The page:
GRAND RAPIDS, Mich. (WOOD) — Ottawa County’s health officer is suing seven of the county commissioners, alleging they illegally demoted her with the intention of eventually firing her.
The board’s new slate of conservative commissioners moved on Jan. 3 to get rid of Adeline Hambley as administrative health officer, though they left her in the role on an interim basis while they worked to install Nathaniel Kelly in the office. The matter was not on the agenda before the meeting started — it was added in the middle.
On Feb. 13, Hambley’s attorneys filed a lawsuit in Ottawa County Circuit Court against Commissioners Joe Moss, Sylvia Rhodea, Lucy Ebel, Gretchin Cosby, Rebekah Curran, Roger Belknap and Allison Miedema (who added the agenda item to replace Hambley). The suit asks the court to reinstate Hambley as the Ottawa County health officer.
The lawsuit claims that the defendants have made it clear by their public statements that Hambley’s termination is “imminent.”
The lawsuit argues that state law prohibits firing a health officer without cause to prevent the health officer from doing their duties and that no allegations related to Hambley’s performance were presented when the commission moved to oust her.
The lawsuit alleges that if Hambley remains employed with the health department, she will be demoted so that the department appears to “function with Mr. Kelly at the helm… even though Mr. Kelly lacks the relevant and necessary professional experience to perform the Health Officer role.”
The internal county process of hiring Kelly for the position began on Jan. 30, the lawsuit says. The position was never posted and no outside candidates were reviewed.
“The (seven commissioners) selected Mr. Kelly as their favorite choice for the Health Officer in secret meetings not open to the public, and without any public process for vetting him as a candidate for the Health Officer position,” the lawsuit alleges.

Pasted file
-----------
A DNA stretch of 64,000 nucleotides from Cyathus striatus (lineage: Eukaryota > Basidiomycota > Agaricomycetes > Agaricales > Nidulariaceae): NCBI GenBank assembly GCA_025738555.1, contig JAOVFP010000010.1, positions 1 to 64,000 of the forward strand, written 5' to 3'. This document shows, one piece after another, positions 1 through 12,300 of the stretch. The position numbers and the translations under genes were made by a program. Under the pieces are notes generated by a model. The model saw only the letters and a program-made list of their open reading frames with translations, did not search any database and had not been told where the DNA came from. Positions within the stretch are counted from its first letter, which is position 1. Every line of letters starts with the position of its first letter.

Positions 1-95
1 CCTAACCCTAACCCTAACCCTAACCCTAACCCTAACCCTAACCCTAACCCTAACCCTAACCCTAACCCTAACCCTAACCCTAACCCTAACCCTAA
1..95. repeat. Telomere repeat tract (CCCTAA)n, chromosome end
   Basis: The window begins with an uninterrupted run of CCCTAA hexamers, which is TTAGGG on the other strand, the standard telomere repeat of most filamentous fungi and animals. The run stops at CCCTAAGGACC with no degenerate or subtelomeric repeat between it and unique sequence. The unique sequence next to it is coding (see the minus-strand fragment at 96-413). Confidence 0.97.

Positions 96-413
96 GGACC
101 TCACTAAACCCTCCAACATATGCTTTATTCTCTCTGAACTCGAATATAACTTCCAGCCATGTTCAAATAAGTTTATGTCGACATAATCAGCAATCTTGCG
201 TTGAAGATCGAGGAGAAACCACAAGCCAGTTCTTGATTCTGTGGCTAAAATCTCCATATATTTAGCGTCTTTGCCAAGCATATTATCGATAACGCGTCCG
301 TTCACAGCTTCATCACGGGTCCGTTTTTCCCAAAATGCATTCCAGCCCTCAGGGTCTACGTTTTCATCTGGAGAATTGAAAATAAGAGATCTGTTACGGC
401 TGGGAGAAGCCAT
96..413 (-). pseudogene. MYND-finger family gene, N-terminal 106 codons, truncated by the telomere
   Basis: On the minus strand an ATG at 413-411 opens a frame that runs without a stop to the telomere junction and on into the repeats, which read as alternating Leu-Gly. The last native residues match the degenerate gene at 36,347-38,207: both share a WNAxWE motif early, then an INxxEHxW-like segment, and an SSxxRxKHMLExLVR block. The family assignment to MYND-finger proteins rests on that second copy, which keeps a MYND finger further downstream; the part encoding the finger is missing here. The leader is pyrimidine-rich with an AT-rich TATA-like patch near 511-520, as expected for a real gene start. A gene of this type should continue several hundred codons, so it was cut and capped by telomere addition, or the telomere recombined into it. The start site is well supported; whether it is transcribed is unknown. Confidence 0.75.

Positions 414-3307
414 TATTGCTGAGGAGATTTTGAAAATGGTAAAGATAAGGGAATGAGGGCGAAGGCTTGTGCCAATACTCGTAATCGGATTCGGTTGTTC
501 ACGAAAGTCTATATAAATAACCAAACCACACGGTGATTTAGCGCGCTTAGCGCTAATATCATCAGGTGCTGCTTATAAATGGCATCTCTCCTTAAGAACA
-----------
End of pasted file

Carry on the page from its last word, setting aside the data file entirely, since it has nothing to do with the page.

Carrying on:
The suit says Kelly has not started work and his credentials haven’t been submitted to the Michigan Department of Health and Human Services, which is required by law.
Still, it says, the commissioners have tried to micromanage, interfere and prevent Hambley from doing her job.
On Feb. 9, court documents say a news organization ran a story about a Grand Valley State University student event that was planned to coincide with the monthly sexually-transmitted infections testing clinic that the health department holds. When asked by a news outlet, Hambley clarified that the health department did not sponsor the event, just the clinic.
The day before, she gave Ottawa County Administrator John Gibbs — who was also abruptly installed on the same day the board move to hire Kelley — a “courtesy advisory” about the issue, which he did not respond to. Court documents say that after Hambley’s statement was released to the media, Gibbs “ordered that the statement be retracted because he did not approve the statement or its release.”
On Feb. 10, Gibbs reprimanded Hambley for not having prior approval from him. Court documents say Hambley said she disagreed with retracting the statement and explained why she believed her statement was accurate.
The lawsuit alleges that Gibbs then claimed a health department employee was involved with the GVSU sexual health event and wanted an investigation to be conducted. Hambley believes that this investigation could be an attempt to terminate the employee for potentially volunteering at an event on their own time.
“(The commissioners) are attempting to micromanage (Hambley) … even though state law provides the Health Officer with duties and powers specifically free of this type of interference for particular policy reasons,” the lawsuit says.
After the defendants are served with the lawsuit, they will have a chance to respond.